Alternative Points of Departure for the Course of History

While it is difficult to make convincing counterfactual arguments, it is useful to discuss other possible courses of history in order to undermine arguments of historical necessity and demonstrate the relevance of the historical experience to current critiques of capitalist society.

The suppression of anti-scientific superstition and the enhancement of individual sovereignty could have provided incentives to labor freely for a better world. The technology and production methods produced by a free society would have been produced in a cultural atmosphere of comparative solidarity and an economic atmosphere of comparative egalitarianism. Instead of serfdom, starvation, and dark satanic mills, the worker could have produced in a freer workplace and lived in a freer society. A more equal rise in living standards combined with the more widespread investment in resources could have brought environmental concerns to prominence earlier.

Commercial customs involving pre-industrial craftsmen reveal a preference for fairness and quality. E.P. Thompson describes how wages were regulated by local custom. The social prestige of the worker or notions of fair prices, just wages, or standards of craftsmanship influenced prices. Profit and value was not measured only in monetary units. However, this state of affairs should not be idealized: Custom and guild associations created social hierarchies and cartelization by artisans, entrenching the privilege of some workers and limiting the mobility of others.

But customs in pre-industrial society are valuable as alternative points of departure, as the basis for a direction of improvement, instead of an inconvenience to be replaced with more brutal hierarchy. The rise of capitalism didn‟t destroy a free market, but it prevented one from emerging.

Political revolutions suppressed or recuperated by authoritarian elements in Europe and the United States during the period of industrialization failed to firmly establish the liberty that could have resulted in a more egalitarian technological flourishing. While libertarian and egalitarian ideas were developing during the period of industrialization, various elites managed to keep control of society and continue its operation along hierarchical and authoritarian lines.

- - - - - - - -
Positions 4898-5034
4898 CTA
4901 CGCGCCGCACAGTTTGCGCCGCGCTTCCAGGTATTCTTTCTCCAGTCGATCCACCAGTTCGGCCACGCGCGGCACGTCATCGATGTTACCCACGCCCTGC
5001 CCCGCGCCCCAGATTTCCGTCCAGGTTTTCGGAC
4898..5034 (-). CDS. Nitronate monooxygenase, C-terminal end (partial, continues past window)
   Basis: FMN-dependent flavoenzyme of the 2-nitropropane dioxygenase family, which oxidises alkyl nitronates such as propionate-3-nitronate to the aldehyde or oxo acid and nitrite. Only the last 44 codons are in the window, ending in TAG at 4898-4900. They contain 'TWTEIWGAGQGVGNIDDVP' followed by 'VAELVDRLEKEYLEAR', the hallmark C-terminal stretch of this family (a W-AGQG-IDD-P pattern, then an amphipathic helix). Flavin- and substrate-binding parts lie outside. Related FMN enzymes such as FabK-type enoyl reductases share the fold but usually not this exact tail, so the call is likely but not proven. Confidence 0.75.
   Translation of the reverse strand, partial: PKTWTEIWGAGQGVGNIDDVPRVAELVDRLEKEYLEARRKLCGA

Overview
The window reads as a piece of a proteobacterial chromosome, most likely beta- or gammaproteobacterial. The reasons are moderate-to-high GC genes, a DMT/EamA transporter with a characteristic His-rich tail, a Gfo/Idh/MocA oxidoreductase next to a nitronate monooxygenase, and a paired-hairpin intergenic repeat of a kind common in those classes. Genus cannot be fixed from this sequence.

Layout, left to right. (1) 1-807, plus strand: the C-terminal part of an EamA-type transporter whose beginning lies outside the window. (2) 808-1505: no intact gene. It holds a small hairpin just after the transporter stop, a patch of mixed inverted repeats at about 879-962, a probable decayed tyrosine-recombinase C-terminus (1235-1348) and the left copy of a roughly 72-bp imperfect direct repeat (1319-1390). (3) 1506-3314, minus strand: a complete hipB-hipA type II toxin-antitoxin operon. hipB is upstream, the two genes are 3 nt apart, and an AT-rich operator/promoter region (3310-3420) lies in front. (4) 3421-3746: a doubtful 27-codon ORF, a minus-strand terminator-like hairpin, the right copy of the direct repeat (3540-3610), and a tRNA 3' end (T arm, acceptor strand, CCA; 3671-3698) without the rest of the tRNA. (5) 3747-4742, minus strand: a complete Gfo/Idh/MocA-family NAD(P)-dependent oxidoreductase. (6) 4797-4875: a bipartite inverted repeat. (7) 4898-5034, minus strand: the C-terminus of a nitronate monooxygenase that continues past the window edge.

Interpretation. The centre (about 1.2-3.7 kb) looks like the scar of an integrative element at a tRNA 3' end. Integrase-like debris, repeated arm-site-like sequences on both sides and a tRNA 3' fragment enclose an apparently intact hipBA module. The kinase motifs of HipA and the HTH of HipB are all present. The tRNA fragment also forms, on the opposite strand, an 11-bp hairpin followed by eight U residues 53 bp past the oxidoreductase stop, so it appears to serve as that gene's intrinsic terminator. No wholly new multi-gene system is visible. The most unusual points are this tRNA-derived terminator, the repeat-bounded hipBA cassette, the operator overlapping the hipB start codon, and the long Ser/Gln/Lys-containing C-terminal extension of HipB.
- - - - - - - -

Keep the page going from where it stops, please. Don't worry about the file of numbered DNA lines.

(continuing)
An emphasis on liberty, equality, and fraternity, which was popular in radicalism of the period, would have been beneficial to the commons had they been allowed to take root. In her article “Reformulating the Commons,” Elinor Ostrom lists a series of factors that increase the likelihood of successful self-governing of commons by their users. Among these are trust and reciprocity among appropriators, and autonomy from external authorities. The prevalence of radical ideology could have increased trust and decreased enforcement costs, thus increasing the feasibility of self-governing commons with a minimal amount of hierarchy. Agriculture could then have been under stable control by laborers, benefitting food production, increasing the options for laborers, and enhancing the ability of workers to accumulate capital. But as it happened, the commons were stolen, laborers were left with little land, and the authoritarian political structure of the day would have regarded cooperative associations with suspicion at the very least.

Applicability to Modern Times

A disentangling of the threads of capitalism, free enterprise, and technological and social progress enables one to better separate good and ill in history. A lot of the evil that people endured for the goods delivered by technology was not necessary to suffer. This opens questions about industrialization in the abstract, as well as the direction of technology. Another area that could be examined is the improvement of agricultural techniques in the 18th and 19th centuries, and the extent to which monopoly prevented its gains from reaching most people.

Finding alternative points of departure in the voluntary associations and common customs of history can lead to an improved ability to find alternative points of departure in today’s associations and customs that can lead to a future of greater freedom.

Prosperity and progress did not require privilege. A sacrifice in living standards accompanied a sacrifice in freedom, and standards and freedom rose as the power of the master classes was upset and the benefits of technological progress were made more accessible.

Sources:

  1. Carson, Kevin. Studies in Mutualist Political Economy. Charleston, South Carolina: BookSurge Publishing, 2007)
  2. Fogel, Robert. The Escape from Hunger and Premature Death, 1700-2100: Europe, America, and the Third World. Cambridge: Cambridge University Press, 2004.
  3. Long, Roderick. “Medical Insurance That Worked – Until Government ‘Fixed’ It.” Formulations, Winter 1993.
  4. Ostrom, Elinor. “Reformulating the Commons.”
  5. Thompson, E.P. The Making of the English Working Class. New York: Vintage Books, 1963.